Slow Dakota: I Saw Christ Crying in Hermès

slow dakota

Slow Dakota is the baroque pop project of our very own Fort Wayne, Indiana-based writer PJ Sauerteig, and we’re happy to present his new single “I Saw Christ Crying in Hermès” (out via his own record label, Massif Records). Like most of his work, this track is intensely lyrical and allusive, though perhaps somewhat more easily-digestable than his other work. PJ thought I would do a good job presenting his work, but little did he know – I’m just gonna quote his explanation word for word, cause the artist knows his own work best.

[The track] proposes the idea that Christianity has withered (as a cultural monolith) for mostly economic reasons. That is, value is determined by scarcity, and by exclusivity; the harder something is to attain, or enter, the more valuable or desirable it is. Christianity markets itself as all-inclusive, placing all members of society on an equal plane, all equally loved and cherished by its God. In a scarcity-driven culture, though, no idea could be more repugnant. If everyone is given a key, what good is the door’s lock? Of course, this indictment of Christian universalism backfires as an indictment of any culture that would reject an idea based on its vast inclusivity.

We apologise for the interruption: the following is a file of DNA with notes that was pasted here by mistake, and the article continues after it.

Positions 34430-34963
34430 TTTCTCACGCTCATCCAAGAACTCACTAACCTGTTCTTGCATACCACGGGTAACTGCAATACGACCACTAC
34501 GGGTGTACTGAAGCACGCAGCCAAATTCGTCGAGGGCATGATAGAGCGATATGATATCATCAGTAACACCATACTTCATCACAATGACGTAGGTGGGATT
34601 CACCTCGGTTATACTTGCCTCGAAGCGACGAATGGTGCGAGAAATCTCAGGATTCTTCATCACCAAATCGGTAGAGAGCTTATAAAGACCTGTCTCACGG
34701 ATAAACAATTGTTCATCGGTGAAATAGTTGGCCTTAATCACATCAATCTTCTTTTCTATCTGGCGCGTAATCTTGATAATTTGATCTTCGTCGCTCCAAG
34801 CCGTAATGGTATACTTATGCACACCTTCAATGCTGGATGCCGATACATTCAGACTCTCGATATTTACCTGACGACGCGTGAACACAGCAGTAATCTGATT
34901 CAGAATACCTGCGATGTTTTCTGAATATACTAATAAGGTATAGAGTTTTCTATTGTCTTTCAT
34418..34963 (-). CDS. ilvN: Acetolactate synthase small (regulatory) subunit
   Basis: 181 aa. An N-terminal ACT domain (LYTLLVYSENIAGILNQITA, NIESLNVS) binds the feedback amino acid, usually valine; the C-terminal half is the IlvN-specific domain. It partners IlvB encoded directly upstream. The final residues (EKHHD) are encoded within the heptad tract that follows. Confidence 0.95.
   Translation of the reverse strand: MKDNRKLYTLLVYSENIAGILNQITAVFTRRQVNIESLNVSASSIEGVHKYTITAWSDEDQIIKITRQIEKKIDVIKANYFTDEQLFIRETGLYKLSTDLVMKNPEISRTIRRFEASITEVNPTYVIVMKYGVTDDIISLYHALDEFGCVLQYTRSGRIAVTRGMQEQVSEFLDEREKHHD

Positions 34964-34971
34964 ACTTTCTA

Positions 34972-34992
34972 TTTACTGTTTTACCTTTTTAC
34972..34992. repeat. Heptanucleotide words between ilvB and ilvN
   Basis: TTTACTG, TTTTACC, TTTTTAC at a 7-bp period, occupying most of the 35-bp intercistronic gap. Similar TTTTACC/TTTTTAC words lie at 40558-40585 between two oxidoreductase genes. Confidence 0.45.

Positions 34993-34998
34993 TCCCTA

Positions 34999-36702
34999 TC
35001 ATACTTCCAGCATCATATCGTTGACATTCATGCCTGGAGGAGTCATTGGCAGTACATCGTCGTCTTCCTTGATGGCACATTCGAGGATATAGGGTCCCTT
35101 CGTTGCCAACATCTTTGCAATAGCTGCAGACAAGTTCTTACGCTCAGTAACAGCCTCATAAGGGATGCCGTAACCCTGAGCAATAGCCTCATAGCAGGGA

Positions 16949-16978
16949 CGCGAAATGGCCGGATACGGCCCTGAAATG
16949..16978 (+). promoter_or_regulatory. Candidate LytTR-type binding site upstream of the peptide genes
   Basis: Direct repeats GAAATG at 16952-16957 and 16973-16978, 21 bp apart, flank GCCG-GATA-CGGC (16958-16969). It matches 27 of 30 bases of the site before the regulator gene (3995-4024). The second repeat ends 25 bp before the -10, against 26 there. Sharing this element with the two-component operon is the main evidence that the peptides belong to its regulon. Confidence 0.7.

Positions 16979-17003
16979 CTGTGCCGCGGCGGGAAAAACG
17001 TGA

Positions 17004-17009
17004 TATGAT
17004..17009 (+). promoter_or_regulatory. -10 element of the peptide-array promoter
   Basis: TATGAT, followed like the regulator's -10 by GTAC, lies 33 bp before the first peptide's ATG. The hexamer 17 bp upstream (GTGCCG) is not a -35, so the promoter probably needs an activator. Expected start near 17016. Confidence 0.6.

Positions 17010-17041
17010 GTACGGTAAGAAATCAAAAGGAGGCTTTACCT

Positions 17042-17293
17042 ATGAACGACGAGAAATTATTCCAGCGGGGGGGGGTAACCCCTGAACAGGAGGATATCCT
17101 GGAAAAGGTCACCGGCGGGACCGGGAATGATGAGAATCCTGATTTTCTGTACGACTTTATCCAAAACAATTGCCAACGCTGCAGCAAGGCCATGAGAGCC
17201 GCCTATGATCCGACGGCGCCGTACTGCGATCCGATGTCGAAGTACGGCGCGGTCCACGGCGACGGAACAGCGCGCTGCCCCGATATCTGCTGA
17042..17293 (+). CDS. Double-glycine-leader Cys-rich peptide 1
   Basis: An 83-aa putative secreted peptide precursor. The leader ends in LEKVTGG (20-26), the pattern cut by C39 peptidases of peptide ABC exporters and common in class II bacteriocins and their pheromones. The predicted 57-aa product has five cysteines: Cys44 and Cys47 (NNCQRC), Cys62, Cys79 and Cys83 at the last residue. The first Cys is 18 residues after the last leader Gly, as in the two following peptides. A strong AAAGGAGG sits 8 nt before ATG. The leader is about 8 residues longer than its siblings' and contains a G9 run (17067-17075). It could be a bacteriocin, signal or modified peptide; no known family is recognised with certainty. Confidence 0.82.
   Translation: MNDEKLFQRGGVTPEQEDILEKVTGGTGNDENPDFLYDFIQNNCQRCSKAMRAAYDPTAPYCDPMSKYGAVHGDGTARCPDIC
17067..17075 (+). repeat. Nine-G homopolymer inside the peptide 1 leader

The main rhythmic element of this number is a jangly acoustic guitar (or even ukelele / mandolin-sounding) cadence that makes me immediately recall one of my favorite Animal Collective-influenced folk songwriting projects, Norwegian Arms (what with the arctic-sounding voicings and jangly rhythms underneath playfully high-voiced vocal layerings). It’s weird how a track that sounds so Americana-influenced (in an outdoorsy, folksy sense) can recall megachurches and the decline of American Protestantism at the same time. Or maybe it isn’t so weird. As I mentioned before, PJ’s lyrics are really the strong point here (sung from the perspective of Jesus):

I made a mistake: I told everyone
That I love them equally;
That they’re all the same to me.
What a foolish thing to do –
Boy, it shows how little I know you!

I should have made my Book exclusive –
Only sold in SoHo stores,
Bouncers at the golden doors –
Then a great big line would form!
A bigger line than Heaven’s had for years!

All in all, it’s a pretty wonderful track that speaks to PJ’s ability to coherently string together overarching themes with coy instrumentals. You can keep up with Slow Dakota on facebook and find the rest of his music on bandcamp.

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